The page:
Again thanks for taking the time Michael, much appreciated.
And folks, check out Michael’s YouTube Channel.
Thanks so much for the feedback, Jason! I much appreciate it!
Michael, You don’t have to post this but I just read this on Elite HRV, and wanted to share with you… which may shed some light on what I may have been experiencing regarding, linked to overtraining/not enough recovery time & spikes in HRV.
If you didn’t already write about this, perhaps you could rephrase it (to avoid copyright) and point out this anomaly that people may be experiencing.
Copied from EliteHRV:
“Most folks understand that if your HRV drops a significant amount, it is indicating that you are likely experiencing abnormal amounts of stress (Sympathetic NS activity). It is then recommended to prioritize rest and recovery for optimal long-term results. However, it is less intuitive that the same can be said if your HRV rises a significant amount in a short period of time. If your HRV rises abnormally high (above a certain standard deviation) within a day or a few days, the app indicates with a yellow or red that you are likely experiencing abnormal amounts of recovery (Parasympathetic NS activity). This is often in response to accumulated amounts of stress.
Here are a few scenarios resulting in a high HRV score paired with a yellow or red readiness indicator:
Overtraining – Overreaching and over-training can occur when you repeatedly experience a level of stress that your body can’t recover from. This often registers as decreasing HRV over the course of a few days, followed by a sharp increase in HRV suddenly one day. This happens because, at a certain point, your body reaches a threshold where it has to stop prioritizing the fight or flight stress response and goes into a deep recovery.
Change in exercise routine
Change in sleep patterns”
I never saw or hears of a lower recovery score (I assume the author is referring to WHOOP) after a sharp rise in HRV.
Starting to feel bad dominating the comments but I wanted to share my experience with other readers, though I’m sure you’re already aware and have stated as much…
I was relying on my Garmin Fenix7 pro for my HRV readings (which occur during sleep). I’ve since got a Polar H10 paired with my EliteHRV app and my daily, morning readings now seem way more accurate based on my age, how I feel and my fitness level. I’m seeing an upward trend on my Garmin as well, just not as high as with the Polar. I’m going with the Polar for sure, much more motivating also, especially with the EliteHRV app, all the supporting information, the guided breathing exercises they offer, is really helping me become more parasympathetic dominant and not just dwelling on my score.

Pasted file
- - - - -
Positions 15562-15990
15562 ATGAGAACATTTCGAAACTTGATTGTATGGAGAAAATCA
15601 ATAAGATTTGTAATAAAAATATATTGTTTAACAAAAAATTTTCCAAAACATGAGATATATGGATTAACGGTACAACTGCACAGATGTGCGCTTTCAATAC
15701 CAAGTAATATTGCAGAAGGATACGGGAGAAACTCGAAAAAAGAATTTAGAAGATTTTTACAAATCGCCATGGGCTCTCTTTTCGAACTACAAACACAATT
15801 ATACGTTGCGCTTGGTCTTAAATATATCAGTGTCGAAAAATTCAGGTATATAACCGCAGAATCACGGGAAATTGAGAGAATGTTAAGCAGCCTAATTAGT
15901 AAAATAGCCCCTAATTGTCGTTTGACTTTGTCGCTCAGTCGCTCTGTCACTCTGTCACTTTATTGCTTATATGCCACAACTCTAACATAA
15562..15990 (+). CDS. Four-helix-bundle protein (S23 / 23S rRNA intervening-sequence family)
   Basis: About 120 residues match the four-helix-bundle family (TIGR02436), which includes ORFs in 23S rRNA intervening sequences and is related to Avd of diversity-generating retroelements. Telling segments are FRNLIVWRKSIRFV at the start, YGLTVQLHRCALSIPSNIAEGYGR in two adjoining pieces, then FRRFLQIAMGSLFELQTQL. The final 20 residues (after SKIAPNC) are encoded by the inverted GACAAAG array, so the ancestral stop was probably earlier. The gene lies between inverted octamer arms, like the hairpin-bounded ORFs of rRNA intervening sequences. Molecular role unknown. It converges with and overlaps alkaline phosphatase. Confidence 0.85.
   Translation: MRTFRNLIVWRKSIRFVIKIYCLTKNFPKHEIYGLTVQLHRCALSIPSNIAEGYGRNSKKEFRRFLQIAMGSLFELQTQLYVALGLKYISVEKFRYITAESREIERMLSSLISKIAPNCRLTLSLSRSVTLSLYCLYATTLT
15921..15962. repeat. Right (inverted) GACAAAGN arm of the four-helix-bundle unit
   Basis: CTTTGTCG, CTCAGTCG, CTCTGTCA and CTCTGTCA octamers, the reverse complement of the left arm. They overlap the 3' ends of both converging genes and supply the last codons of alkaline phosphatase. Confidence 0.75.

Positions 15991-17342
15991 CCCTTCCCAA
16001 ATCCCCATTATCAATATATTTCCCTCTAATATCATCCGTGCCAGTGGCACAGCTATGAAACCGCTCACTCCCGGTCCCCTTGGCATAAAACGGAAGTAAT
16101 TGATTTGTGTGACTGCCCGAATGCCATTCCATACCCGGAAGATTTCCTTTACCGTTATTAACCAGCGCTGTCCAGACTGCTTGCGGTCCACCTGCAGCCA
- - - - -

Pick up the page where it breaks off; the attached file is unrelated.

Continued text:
I may be repeating what you’ve already said, but if readers are not using a dedicated heart rate monitor and using a smart watch to track HRV, I wouldn’t get too down on your HRV scores until you’ve invested in a more accurate monitor.
Excellent advice. I am the founder of HRV Health AG, a Swiss company using HRV to provide users with feedback as they benefit from adopting a healthy lifestyle.
We have the data from thousands of users that confirms the benefits of your suggestions.
Measuring HRV goes beyond rMSSD – the figure that is usually provided as the metric for HRV. RMSSD is a geometric scale, meaning that an HRV figure of 200 is not twice as good as one of 100 – it’s about 15% better.
A higher rMSSD figure is not always good. A person with a heart condition will have a very high figure, often in excess of 300. There are signals within the data that indicate when the person has a heart condition, and this is evident in the Poincaré plot – a graph that displays the regularity of the variation in the inter-beat intervals(IBI). For example, someone with a pulse rate of 60 beats per minute might have an IBI that goes from 900ms – 1100ms – 900ms – 1100ms….. or 850ms – 1050ms – 950ms – 1150ms…. The former is metronomic, and ideal. The latter, less so.
Ideally, the Poincaré plot when viewed should be cigar shaped. When it is circular, there is an issue.